A South Kent Councillor is hoping the Municipality of Chatham-Kent joins other communities from across the country in declaring a climate emergency.
Trevor Thompson is bringing forward a motion on Monday, July 15 at the regular/planning meeting to make the declaration official.
“For the purposes of joining a national and international movement and to provide a lens through which all strategy, policies, action-items and opportunities can be viewed,” Thompson said in his notice of motion.
Thompson said he is hoping staff can work swiftly to identify target areas in municipal policy through which specific changes can have the greatest
impact “to reduce our individual and collective environmental impact.
“And that staff work swiftly to identify means to engage all constituents, partners and stakeholders as active participants in preventing further climate change while reducing damages that have already occurred,” Thompson said.
The Municipality has already acknowledged the ongoing negative impacts of climate change throughout the municipality, Thompson added.
“The Federal motion to declare a national climate emergency describes climate change as a ‘real and urgent crisis, driven by human activity’,” he said, adding that the impacts of climate change will be “catastrophic” to Chatham-Kent’s local economy and municipal budget.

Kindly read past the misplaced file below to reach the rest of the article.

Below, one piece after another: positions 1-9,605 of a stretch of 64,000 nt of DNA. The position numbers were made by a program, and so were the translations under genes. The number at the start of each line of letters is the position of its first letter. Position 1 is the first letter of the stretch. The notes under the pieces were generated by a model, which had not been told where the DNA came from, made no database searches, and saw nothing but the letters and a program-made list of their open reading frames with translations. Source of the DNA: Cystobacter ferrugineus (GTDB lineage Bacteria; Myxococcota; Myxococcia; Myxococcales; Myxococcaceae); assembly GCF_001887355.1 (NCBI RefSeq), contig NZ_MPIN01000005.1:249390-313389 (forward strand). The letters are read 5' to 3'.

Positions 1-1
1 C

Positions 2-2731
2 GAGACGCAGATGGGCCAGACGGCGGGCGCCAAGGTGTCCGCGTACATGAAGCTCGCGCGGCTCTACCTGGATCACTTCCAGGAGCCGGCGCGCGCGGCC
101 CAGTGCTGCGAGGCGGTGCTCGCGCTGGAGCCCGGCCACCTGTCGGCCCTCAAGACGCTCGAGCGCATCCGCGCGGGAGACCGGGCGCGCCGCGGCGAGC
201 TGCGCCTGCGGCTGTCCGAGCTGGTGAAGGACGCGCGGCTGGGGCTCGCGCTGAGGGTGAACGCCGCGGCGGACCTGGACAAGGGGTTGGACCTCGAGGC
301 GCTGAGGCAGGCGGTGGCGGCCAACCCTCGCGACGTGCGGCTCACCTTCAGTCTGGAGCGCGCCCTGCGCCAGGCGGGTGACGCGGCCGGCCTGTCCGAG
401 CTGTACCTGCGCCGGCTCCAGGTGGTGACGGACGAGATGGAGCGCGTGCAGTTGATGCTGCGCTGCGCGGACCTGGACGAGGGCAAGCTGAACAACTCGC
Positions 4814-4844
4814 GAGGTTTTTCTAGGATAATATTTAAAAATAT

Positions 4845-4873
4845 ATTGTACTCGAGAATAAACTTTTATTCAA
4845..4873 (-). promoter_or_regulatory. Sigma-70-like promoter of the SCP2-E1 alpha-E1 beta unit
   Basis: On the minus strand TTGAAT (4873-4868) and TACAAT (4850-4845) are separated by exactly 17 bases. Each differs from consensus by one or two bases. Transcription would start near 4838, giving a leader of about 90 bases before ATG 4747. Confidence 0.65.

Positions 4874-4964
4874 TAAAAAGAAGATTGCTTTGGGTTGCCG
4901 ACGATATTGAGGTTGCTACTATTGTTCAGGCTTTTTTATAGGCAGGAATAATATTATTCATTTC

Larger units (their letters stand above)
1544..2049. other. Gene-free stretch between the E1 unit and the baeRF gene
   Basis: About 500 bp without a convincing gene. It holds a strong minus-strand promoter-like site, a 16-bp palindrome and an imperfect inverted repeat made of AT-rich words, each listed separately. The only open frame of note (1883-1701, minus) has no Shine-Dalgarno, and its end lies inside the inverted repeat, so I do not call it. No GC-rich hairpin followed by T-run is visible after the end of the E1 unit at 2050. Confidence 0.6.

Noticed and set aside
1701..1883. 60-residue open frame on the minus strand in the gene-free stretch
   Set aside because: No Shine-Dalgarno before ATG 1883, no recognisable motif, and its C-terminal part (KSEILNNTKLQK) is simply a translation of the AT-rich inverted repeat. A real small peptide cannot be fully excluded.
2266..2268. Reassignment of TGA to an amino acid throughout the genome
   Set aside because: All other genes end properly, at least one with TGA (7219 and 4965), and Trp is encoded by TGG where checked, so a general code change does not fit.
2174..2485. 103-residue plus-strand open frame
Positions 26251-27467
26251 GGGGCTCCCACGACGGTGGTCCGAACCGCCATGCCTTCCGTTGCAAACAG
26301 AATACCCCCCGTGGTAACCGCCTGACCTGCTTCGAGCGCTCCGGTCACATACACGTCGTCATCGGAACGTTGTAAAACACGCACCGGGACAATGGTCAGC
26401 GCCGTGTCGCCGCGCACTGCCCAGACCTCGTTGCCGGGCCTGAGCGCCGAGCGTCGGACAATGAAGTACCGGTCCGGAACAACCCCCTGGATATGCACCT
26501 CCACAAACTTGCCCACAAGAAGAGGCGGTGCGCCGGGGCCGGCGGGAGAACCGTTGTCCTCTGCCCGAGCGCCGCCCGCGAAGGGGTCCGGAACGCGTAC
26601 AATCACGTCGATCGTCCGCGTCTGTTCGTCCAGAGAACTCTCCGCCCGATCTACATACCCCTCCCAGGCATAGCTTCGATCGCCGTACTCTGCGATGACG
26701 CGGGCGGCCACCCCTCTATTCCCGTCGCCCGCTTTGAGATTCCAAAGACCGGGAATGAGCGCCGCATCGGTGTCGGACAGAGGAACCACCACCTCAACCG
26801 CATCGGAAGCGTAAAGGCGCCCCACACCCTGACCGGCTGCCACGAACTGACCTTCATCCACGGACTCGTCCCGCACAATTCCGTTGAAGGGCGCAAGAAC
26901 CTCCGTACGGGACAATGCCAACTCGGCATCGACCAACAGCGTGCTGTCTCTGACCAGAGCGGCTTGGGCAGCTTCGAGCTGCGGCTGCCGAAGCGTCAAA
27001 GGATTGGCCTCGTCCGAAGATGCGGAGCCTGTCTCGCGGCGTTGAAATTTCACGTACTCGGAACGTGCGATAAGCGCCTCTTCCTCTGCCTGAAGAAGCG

“(It) will result in significant adversity for the constituents of Chatham-Kent.”
Thompson said he feels Chatham-Kent can join a movement of municipal governments who agree that significant change must occur at the local level in order to affect local and global change in line with globally accepted targets.
“Chatham-Kent can position itself as a leader in municipal policy, setting the example of how to reduce the municipality’s own environmental impact through areas such as procurement, life-cycle assessment, community services and urban planning to meet global targets referenced in the Paris Agreement,” Thomson said in his notice of motion.
“Positioning (the) Municipality of Chatham-Kent as an environmentally responsible and sustainable partner can attract further investment in our community from partners and stakeholders,” he added.
Thomson said an emergency is defined as ‘an often dangerous situation requiring immediate action’.
“The United Nations has identified that there is ‘only 11 years left to prevent irreversible damage from climate change’,” Thompson said.
Council will discuss and vote on Thompson’s motion on Monday.
The meeting starts at 6 p.m.